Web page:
My childhood friend, Dave Raymond, died at 67, having spent his last decade struggling with a rare neurological disorder called Primary Progressive Aphasia (PPA), which gradually destroys a person’s ability to understand language. When Dave finally lost all ability to communicate either with spoken or written words, he became a prisoner in his own body.
Nevertheless, in his final years Dave communicated very well in the one language left to him, a language he had spoken all his life: love. In the care home where he spent his last year, he was much beloved by the staff, and everyone who knew him recognized Dave as a welcoming soul with an exceptional ability to love and be loved unconditionally.
Growing up in Brockville, Ontario, in the 1960’s, I lived just around the corner from Dave. He was five years older than I, but he spent a great deal of time with me. We used to play football for hours, just the two of us, on the lawn of the medical centre across the street. Dave would be quarterback, and he delighted in making up all kinds of fancy plays (like the ‘triple buttonhook’) and seeing if I could catch his long passes. He also had a great imagination for crafts, and among other things he helped me make a model sailboat out of balsa wood, with a tin keel, a plastic mainsail and spinnaker, and a paintbrush for a mast. And when a disused telephone pole was removed from our backyard, before the hole was filled in Dave helped me make a time capsule to place in the bottom of it. I’m sure it’s there to this day.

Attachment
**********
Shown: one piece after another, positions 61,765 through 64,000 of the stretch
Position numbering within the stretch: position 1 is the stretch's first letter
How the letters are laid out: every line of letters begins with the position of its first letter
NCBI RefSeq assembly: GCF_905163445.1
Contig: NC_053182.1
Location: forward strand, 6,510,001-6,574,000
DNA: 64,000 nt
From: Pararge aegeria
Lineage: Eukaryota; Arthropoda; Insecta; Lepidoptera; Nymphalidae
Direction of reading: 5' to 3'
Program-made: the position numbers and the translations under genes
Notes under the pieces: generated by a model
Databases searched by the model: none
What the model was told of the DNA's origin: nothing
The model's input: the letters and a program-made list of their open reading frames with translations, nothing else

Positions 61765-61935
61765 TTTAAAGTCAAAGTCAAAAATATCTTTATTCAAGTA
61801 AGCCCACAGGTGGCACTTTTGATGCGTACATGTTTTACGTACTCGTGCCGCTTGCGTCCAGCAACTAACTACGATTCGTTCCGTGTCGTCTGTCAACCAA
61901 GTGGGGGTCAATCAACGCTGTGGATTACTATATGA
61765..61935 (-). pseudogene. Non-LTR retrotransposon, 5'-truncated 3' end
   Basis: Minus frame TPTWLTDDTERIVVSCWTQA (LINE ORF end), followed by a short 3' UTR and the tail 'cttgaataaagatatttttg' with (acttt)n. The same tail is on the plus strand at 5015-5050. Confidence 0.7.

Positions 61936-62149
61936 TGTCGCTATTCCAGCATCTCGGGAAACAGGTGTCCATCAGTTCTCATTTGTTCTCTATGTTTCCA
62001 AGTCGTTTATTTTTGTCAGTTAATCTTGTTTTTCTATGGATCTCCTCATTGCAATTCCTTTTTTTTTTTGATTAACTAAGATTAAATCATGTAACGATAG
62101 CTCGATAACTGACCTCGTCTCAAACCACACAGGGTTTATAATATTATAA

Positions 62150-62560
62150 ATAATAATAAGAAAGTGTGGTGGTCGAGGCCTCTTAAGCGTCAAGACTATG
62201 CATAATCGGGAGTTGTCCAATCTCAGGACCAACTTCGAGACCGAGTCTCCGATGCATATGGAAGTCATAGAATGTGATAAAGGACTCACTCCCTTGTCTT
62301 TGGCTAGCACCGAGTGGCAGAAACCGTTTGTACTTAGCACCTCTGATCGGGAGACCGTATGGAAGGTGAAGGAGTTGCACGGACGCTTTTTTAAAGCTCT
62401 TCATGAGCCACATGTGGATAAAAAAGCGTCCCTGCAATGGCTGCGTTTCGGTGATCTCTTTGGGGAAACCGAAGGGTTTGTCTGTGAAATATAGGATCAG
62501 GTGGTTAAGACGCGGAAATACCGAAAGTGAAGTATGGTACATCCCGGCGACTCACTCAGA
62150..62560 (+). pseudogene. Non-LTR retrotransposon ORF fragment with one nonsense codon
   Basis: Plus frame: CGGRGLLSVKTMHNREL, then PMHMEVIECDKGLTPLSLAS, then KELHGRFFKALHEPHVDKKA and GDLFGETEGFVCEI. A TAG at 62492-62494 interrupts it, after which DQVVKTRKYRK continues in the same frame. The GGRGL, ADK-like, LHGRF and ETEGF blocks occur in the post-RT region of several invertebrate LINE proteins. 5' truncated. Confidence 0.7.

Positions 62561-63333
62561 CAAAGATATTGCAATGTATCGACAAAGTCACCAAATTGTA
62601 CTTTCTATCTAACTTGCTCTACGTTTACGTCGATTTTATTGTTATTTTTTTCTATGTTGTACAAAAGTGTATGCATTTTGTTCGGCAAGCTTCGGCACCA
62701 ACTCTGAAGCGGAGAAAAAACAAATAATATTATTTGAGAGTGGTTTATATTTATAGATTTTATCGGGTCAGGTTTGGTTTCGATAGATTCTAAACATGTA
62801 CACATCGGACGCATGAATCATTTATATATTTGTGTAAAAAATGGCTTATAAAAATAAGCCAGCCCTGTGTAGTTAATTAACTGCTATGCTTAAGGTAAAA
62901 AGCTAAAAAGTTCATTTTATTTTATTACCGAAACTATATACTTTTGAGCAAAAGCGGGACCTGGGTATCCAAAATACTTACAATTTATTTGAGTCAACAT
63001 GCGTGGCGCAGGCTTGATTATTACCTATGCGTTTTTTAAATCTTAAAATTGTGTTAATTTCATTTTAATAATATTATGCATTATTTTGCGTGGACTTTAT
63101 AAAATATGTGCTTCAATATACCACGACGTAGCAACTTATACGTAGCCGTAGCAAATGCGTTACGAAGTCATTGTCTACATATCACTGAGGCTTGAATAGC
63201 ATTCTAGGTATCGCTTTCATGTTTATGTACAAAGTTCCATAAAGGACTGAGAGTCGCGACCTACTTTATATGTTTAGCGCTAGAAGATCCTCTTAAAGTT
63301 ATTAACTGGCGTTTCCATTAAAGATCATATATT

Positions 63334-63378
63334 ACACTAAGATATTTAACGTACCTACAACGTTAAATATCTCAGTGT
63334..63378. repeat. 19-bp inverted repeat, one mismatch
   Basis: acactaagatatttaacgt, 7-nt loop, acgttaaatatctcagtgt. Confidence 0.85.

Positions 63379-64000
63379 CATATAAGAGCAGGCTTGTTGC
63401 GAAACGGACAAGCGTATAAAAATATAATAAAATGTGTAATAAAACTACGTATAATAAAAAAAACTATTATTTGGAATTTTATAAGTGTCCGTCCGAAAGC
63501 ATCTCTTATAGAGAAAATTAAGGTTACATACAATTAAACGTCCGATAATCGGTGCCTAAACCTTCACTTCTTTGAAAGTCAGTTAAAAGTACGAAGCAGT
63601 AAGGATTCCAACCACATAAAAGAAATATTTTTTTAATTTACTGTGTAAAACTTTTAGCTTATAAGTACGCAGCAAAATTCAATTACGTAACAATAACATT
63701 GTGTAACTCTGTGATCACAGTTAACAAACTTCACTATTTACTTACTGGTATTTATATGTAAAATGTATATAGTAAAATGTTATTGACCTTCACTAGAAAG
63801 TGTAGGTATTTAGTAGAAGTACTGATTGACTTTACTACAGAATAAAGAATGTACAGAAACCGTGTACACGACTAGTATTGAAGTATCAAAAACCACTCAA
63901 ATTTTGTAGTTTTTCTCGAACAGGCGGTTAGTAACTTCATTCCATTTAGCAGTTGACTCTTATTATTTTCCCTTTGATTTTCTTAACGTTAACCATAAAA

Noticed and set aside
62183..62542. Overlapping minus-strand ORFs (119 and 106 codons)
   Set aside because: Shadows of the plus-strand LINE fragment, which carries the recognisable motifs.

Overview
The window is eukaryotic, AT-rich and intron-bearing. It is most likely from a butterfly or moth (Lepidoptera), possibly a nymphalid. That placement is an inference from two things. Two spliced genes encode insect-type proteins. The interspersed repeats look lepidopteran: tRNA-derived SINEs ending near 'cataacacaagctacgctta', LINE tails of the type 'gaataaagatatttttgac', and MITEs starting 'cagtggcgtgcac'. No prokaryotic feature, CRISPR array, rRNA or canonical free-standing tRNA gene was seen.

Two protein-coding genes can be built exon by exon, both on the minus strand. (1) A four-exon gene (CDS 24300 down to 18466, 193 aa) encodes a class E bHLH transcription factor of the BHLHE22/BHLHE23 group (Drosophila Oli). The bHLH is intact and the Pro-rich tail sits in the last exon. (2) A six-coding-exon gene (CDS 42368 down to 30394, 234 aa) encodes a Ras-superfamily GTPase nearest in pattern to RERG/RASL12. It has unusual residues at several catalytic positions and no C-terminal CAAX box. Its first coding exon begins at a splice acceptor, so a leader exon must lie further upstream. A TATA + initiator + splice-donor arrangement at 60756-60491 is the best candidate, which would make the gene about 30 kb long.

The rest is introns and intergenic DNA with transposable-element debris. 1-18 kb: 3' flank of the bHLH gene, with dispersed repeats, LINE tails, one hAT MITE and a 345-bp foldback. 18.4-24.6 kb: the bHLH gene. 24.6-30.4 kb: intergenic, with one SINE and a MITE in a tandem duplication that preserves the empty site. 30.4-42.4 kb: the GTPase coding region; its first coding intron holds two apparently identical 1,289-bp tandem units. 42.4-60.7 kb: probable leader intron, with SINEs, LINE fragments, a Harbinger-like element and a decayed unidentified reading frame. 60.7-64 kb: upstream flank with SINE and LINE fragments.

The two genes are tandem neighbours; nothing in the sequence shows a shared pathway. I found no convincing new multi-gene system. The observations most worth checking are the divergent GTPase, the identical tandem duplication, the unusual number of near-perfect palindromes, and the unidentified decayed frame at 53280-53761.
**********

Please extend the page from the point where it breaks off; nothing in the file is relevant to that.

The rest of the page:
My favorite thing we ever did was to send bugs into ‘space.’ This was the era when men were first going into space, and Dave was inspired to launch his own space program. He had a bow with arrows, and he would make a harness and parachute assembly and tape it to the end of an arrow. Then we’d capture a ladybug or grasshopper in a pill bottle, tie it to the parachute, and fold up the parachute loosely and insert it in the harness. Then Dave or I would fire that arrow as high as we possibly could, to the very top of the sky. As the arrow reached its zenith and then curved around to begin its descent, the pill bottle would fall out of the harness and the bug would float safely back to earth. We did this dozens, maybe hundreds of times, ironing out all the bugs (so to speak) in the system until it worked perfectly. Our astronauts almost always survived.
I’m not sure when I lost touch with Dave—either when he went off to university, or when I left Brockville in 1969. I moved out west, and 25 years passed before I visited Brockville again. By then Dave too had moved away, so I missed connecting with him. It would be another 25 years before I visited Brockville again, this September. This time I found myself pausing in front of Dave’s old house while the memories came flooding in. What ever happened to my old friend, I wondered? Is he still around? So it was a great sadness to search his name on the internet and discover that he’d passed away in 2014. But it was also a beautiful and moving experience to read his obituary. When I read the testimony to his abundant “unconditional love,” I thought: Yes, that’s Dave. He was like that even as a teenager.
How fortunate I am to have had such a special person in my life! Dave wasn’t just a friend, but a brother. He was the brother I never had. Another line in his obituary that struck me was, “You left your mark, Dave.” Yes, Dave, you truly made a deep impression on the heart of one young boy.
Here’s a link to Dave Raymond’s beautiful obituary.
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